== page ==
Walsingham Family Crest, Coat of Arms, and Name History
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The English surname Walsingham is toponymic in origin, belonging to that group of surnames derived from the place where the original bearer once dwelt or where he once held land. In this case the surname indicates “one who resided at Walsingham”, the name of two villages in Norfolk; Great and Little Walsingham. The place name itself is derived from the Old English “Waelsing ham” and means “the homestead of Wael’s people”, Wael being the forename of the original settler of the village. The villages formed part of a large manor in the Middle Ages and are recorded in the Domesday Book of 1086 among the lands of Roger Bigod, Reynold son of Ivo, and Ralph Peverel. Little Walsingham is the site of the shrine of Our Lady of Walsingham, built in 1060 in honour of a saintly local gentlewoman which unfortunately no longer exists. (Anglo-Scand.) belonging to Walsingham (Norf.), 13th cent. Walsynghám, A.- Sax. Wœlsingaham (‘Dipl. Angl.’, p. 363) = the Home of the WÆls Family [for the pers. name see under Walsham, and + -inga, genit. pl. of the son suff. -ing + hám, home, estate] The shrine of Our Lady of Walsingham was very famous for centuries; and the town is mentioned in old ballads—e.g., in one beginning—-.Great and Little Walsingham are parishes in Norfolk. Or De Clare, from Walsingham, Norfolk. Blomefield states that Sir Francis Walsingham, Queen Elizabeth’s great minister, descended from Thomas W., who removed from Norfolk to Kent, and d. c. 1456 (vii. 270), whose ancestor Sir Richard W., of Norfolk, t. Edward III. was son of Thomas, son of Sir Richard, a Justiciary in Norfolk 1304, whose father, Richard, had lived t. Henry III. The latter was probably a son of William de Clare, who died seized of Walsingham 1257, and brother of Richard, Earl of Clare (father of Thomas and Gilbert). William de C. also appears as ‘De Walsingham’ (Roberts, Excerpta, ii. 308). This descent of the Walsingbams is inferred from the surname, the possession of the estate of Walsingham, and the similarity of Christian names. The family of De Clare had long possessed an estate at W., for on the foundation of Walsingham Abbey in the 12th century, the grants of Geoffry de Faverches at W. were confirmed by Roger, Earl of Clare. The estate of W. was granted to William de C. by his brother, Earl Richard.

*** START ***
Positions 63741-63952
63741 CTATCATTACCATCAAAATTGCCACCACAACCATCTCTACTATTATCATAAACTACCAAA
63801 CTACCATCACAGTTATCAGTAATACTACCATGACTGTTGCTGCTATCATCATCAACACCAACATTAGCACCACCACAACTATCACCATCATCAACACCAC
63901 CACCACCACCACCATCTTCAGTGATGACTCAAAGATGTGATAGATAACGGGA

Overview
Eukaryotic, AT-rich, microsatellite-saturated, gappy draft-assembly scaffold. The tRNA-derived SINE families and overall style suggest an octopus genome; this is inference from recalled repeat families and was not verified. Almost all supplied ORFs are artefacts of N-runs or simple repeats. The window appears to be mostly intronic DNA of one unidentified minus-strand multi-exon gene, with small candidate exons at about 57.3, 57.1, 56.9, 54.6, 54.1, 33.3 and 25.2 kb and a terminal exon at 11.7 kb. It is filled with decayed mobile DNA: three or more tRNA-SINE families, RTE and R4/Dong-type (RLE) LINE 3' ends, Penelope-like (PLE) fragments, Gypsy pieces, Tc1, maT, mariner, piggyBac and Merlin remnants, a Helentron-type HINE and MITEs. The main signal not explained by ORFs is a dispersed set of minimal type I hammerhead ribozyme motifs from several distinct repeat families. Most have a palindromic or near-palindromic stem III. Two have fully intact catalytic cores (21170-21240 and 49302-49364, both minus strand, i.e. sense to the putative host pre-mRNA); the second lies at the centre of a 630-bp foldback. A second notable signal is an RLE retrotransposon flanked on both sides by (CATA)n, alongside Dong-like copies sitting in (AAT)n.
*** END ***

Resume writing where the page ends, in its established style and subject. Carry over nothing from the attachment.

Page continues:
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Blazons & Genealogy Notes
1) Blazon Paly of six argent and sable, a fess gules. Crest Out of a mural coronet gules a tiger’s head or, ducally gorged azure.